[$] Some 4.16 and -stable development statistics

By corbet The 4.16 development cycle is shaping up to be a
relatively straightforward affair with little in the way of known problems
and a probable release after nine weeks of work. In comparison to the wild
ride that was 4.15, 4.16 looks positively calm. Even so, there is a lot
that has happened this time around; read on for a look at who contributed
to this release, with a brief digression into stable kernel updates.

From: LWN

Public Lab and Karen Sandler are 2017 Free Software Awards winners

By ris The Free Software Foundation (FSF) announced
the winners of the 2017 Free Software Awards during LibrePlanet.
Public Lab is a community and non-profit organization with the goal
of democratizing science to address environmental issues. Their
community-created tools and techniques utilize free software and low-cost
devices to enable people at any level of technical skill to investigate
environmental concerns.
” The organization received the Award for
Projects of Social Benefit. Karen Sandler, the Executive Director of the
Software Freedom Conservancy, received the Award for the Advancement of
Free Software.

From: LWN

Security updates for Monday

By ris Security updates have been issued by Arch Linux (bchunk, thunderbird, and xerces-c), Debian (freeplane, icu, libvirt, and net-snmp), Fedora (monitorix, php-simplesamlphp-saml2, php-simplesamlphp-saml2_1, php-simplesamlphp-saml2_3, puppet, and qt5-qtwebengine), openSUSE (curl, libmodplug, libvorbis, mailman, nginx, opera, python-paramiko, and samba, talloc, tevent), Red Hat (python-paramiko, rh-maven35-slf4j, rh-mysql56-mysql, rh-mysql57-mysql, rh-ruby22-ruby, rh-ruby23-ruby, and rh-ruby24-ruby), Slackware (thunderbird), SUSE (clamav, kernel, memcached, and php53), and Ubuntu (samba and tiff).

From: LWN

Kernel prepatch 4.16-rc7

By corbet The 4.16-rc7 prepatch is out; it’s
probably the last one. “I’m still not *planning*
on an rc8 this release, because while rc7 is bigger than usual,
nothing in here makes me go ‘Hmm, maybe we should delay the release’.
But let’s see what happens this upcoming week – if next Sunday comes
around, and there’s lots of new stuff, I’ll reconsider then.

From: LWN

Stone: A new era for Linux’s low-level graphics – Part 2

By corbet Here’s the
second part
of Daniel Stone’s series on recent improvements in
low-level graphics support. “The end result of all this work is that
we have been able to eliminate the magic side channels which used to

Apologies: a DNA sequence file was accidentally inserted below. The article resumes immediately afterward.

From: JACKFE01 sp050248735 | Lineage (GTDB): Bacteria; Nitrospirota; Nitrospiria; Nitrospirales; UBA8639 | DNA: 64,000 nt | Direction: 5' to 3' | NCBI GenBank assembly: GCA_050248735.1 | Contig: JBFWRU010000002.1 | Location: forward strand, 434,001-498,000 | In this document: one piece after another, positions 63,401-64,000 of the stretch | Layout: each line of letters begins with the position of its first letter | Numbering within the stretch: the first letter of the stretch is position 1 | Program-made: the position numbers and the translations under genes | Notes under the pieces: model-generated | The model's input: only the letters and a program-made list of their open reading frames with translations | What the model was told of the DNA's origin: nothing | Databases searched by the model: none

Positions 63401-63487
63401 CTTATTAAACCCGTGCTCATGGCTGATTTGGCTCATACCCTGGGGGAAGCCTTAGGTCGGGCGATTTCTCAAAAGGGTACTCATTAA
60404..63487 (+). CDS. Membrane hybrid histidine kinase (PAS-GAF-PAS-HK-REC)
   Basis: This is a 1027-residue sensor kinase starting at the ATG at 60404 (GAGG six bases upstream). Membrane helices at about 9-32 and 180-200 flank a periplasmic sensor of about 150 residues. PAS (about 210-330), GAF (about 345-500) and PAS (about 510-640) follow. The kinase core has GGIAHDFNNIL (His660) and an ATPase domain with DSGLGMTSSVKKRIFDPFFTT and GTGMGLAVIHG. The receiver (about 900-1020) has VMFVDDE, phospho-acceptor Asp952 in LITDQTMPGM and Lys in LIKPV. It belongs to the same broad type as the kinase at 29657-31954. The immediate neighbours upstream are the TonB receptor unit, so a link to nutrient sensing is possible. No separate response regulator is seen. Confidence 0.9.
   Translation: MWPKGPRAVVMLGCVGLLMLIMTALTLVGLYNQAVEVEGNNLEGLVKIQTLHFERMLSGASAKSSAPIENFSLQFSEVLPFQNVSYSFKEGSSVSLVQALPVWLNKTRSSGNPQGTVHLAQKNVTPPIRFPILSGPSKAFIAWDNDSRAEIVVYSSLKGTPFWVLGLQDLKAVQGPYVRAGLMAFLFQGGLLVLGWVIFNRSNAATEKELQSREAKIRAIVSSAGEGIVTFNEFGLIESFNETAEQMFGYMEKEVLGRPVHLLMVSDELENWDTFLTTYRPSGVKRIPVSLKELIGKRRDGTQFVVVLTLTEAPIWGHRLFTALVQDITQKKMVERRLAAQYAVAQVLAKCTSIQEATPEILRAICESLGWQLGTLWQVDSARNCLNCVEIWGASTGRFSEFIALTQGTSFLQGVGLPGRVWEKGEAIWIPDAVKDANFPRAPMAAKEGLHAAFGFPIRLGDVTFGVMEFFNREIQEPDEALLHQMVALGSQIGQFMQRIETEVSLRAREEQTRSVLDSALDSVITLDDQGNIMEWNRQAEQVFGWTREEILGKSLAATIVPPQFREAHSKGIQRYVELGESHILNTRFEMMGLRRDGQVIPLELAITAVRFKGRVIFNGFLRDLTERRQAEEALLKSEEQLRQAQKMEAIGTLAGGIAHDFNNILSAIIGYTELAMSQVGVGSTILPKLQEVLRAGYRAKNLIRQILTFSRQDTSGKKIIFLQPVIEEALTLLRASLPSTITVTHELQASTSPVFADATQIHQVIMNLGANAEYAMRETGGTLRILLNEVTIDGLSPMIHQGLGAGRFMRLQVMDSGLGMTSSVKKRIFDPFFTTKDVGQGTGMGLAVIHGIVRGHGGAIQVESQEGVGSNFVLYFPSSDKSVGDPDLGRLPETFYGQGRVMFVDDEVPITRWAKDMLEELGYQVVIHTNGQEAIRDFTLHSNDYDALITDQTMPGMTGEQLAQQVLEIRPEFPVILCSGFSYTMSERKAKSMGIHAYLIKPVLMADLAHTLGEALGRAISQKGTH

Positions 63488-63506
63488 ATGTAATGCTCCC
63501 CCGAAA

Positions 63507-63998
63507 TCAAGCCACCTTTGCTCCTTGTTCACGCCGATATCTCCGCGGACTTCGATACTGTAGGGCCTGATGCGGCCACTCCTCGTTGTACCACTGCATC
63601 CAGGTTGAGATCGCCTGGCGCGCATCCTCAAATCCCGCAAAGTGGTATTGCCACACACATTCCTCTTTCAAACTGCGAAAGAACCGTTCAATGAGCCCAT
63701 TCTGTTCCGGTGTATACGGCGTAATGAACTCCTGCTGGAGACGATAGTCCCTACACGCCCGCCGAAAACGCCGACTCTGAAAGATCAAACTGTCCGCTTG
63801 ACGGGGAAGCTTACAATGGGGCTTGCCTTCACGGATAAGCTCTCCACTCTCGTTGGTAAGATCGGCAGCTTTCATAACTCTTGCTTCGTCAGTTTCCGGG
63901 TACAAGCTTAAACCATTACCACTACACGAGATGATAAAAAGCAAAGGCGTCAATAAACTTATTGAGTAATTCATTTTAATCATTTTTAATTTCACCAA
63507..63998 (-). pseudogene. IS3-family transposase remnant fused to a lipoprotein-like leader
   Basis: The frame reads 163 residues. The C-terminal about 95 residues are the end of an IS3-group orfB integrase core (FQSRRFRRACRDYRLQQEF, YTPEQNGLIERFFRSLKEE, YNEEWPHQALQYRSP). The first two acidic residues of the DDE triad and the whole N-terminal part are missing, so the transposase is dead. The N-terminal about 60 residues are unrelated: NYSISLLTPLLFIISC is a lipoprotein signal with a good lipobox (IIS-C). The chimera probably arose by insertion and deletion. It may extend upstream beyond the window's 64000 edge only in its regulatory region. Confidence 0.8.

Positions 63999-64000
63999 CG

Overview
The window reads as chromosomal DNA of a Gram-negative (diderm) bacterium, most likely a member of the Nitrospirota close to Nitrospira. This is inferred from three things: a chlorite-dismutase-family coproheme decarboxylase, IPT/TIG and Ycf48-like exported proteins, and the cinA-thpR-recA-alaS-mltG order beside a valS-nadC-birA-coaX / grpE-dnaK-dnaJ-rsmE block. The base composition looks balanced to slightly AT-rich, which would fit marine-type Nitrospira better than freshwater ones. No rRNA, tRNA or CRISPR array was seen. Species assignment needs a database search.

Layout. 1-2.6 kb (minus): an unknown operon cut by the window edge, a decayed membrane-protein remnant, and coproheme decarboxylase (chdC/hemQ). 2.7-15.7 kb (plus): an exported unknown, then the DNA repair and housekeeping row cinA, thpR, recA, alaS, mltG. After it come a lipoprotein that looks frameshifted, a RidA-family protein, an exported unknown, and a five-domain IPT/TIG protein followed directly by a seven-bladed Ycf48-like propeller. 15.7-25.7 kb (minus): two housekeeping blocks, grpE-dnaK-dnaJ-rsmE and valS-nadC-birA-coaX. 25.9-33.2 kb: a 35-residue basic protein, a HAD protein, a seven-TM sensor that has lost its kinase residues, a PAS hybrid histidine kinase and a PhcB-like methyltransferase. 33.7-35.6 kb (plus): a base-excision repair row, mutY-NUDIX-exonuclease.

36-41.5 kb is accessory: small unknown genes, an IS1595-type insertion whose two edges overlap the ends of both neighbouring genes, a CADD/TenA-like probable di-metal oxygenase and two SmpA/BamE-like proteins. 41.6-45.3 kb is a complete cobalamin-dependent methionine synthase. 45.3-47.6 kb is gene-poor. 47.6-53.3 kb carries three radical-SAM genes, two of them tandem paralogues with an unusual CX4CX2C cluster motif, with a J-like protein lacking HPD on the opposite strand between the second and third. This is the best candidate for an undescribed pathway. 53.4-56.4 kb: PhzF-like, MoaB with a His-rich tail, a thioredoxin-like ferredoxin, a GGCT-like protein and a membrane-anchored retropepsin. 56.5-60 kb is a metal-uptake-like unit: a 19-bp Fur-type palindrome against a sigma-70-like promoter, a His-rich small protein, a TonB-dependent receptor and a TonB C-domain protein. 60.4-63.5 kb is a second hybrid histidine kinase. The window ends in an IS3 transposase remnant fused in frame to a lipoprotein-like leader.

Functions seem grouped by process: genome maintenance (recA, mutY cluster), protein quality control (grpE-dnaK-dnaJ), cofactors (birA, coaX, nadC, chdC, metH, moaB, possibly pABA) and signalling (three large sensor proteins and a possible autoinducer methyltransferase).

proliferate, and lay the groundwork for properly communicating this
information across multiple devices as well. Devices supporting ARM’s AFBC
compression format are just beginning to hit the market, which share a
single compression format between video decoder, GPU, and display
controller. We are also beginning to see GPUs from different vendors share
tiling formats, in order to squeeze the most performance possible from
hybrid GPU systems.

From: LWN

Security updates for Friday

By jake Security updates have been issued by Debian (adminer, isc-dhcp, kamailio, libvorbisidec, plexus-utils2, and simplesamlphp), Fedora (exim and glibc-arm-linux-gnu), Mageia (sqlite3), openSUSE (Chromium, kernel, and qemu), SUSE (memcached), and Ubuntu (sharutils).

From: LWN

[$] Energy-aware scheduling on asymmetric systems

By corbet Energy-aware scheduling — running a system’s workload in a way that
minimizes the amount of energy consumed — has been a topic of active
discussion and development for some time; LWN first covered the issue at the beginning of 2012.
Many approaches have been tried during the intervening years, but little in
the way of generalized energy-aware scheduling work has made it into the
mainline. Recently, a new patch set was
posted by Dietmar Eggemann that
only tries to address one aspect of the problem; perhaps the problem domain
has now been simplified enough that this support can finally be merged.

From: LWN

Krita 4.0 released

By corbet Version 4.0
of the Krita drawing tool has been released; see this
article
for a summary of the new features in this release.
Krita 4.0 will use SVG on vector layers by default, instead of the
prior reliance on ODG. SVG is the most widely used open format for vector
graphics out there. Used by ‘pure’ vector design applications, SVG on Krita
currently supports gradients and transparencies, with more effects coming
soon.

From: LWN